Lots of beginning bakers (especially those fooling around with sourdough or natural levains) often start with recipes that give sourdough amounts by volume. For example:
To feed your starter, take 1/4c of starter and feed it 1c flour and 1c water.
The issue that I have with this is that using this starter (a very liquid starter) is this: while easy to remember the proportions for feeding, it's much harder to tell when the sourdough starter is fully ripe and ready to use.
Just so we're clear: feeding 1c flour and 1c water does not make a 100% hydration starter. Starter hydration percentage always represents the ratio of flour to water by weight, not volume.
- 1c of white flour weighs typically around 125g, but can weigh 120-140g, depending on how you measure.
- 1c of water weighs around 236g
This means that a starter fed equal volumes will result in a ~188% hydration starter! (236g water/125g flour)
So what's the problem with this? Here's a very common sourdough recipe that I was investigating:
1 cup active starter (fed using 1c flour and 1c water)
3.5 cups flour
1 cup water
1 tsp salt
Let's translate this common recipe to a weight-based formula:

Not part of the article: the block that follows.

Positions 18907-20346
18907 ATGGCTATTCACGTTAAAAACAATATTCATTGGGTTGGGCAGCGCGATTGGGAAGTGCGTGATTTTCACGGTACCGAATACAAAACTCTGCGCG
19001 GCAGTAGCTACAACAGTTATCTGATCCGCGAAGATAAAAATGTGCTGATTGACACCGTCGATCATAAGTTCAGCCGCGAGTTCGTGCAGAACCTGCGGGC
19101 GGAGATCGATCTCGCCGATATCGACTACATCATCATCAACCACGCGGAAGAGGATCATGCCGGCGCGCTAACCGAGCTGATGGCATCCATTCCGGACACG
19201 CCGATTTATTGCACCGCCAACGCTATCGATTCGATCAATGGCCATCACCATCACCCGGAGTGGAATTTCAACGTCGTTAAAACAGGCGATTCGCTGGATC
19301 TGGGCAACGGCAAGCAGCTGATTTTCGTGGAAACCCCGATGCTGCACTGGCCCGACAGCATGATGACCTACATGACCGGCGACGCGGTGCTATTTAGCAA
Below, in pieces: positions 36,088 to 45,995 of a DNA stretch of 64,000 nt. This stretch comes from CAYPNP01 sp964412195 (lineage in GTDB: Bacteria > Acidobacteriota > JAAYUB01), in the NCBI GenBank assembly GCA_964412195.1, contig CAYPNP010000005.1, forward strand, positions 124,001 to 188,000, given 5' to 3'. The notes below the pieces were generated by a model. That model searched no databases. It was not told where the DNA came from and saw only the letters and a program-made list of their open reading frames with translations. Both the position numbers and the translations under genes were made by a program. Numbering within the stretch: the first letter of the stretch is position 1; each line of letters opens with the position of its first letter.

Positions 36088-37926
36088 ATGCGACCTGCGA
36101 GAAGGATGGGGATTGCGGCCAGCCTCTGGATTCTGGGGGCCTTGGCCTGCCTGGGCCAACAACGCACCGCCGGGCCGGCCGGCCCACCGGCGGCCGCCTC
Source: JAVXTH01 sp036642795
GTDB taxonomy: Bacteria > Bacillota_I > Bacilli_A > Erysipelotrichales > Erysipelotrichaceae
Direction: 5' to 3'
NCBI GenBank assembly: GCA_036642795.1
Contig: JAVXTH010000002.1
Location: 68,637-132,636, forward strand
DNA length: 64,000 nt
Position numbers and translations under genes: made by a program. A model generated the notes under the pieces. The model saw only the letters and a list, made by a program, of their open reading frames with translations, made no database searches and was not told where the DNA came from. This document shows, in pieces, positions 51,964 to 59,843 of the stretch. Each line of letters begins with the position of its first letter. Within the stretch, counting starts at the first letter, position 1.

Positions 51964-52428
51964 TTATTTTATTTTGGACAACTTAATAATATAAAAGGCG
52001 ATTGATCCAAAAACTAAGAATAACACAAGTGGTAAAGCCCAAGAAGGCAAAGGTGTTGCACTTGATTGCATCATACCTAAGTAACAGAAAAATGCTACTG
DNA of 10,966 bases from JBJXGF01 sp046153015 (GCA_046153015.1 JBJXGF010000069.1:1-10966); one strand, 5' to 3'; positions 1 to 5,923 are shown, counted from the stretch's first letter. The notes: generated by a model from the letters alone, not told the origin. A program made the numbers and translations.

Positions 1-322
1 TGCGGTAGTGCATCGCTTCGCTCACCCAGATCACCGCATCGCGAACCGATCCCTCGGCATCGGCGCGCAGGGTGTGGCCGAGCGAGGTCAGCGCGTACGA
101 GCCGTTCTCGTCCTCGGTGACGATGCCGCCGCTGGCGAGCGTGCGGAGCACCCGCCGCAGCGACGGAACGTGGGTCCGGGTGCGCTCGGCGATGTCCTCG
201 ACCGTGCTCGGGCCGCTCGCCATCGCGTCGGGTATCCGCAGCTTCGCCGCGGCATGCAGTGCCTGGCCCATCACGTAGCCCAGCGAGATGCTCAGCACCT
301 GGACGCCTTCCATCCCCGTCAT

1/2c flour + 1/2c water = 62.5g + 118g = 180.5g
3.5c flour @ 125g/cup = 437.5g
1c water = 236g
1 tsp salt = 7g
So how does this help? What does this tell us?
First, let's total the flour in the recipe (62.5 + 437.5 = 500g) and water (118+236 = 354g)
354 / 500 = .708, or 70.8% hydration, which is slightly on the high side for a sourdough bread, which tends to get wetter and floppier the longer it ages.
Second, we are using 180.5 / 437.5 = 41% of the final flour in the recipe in starter, which is somewhat high, especially with a liquid starter...this means it will probably ferment really fast, perhaps more quickly than desired for a sourdough, which like all doughs, will develop deeper flavor during longer fermentations.
BTW, if you want to calculate dough hydration easily, Joshua Cronemeyer's online calculator is one of the easiest.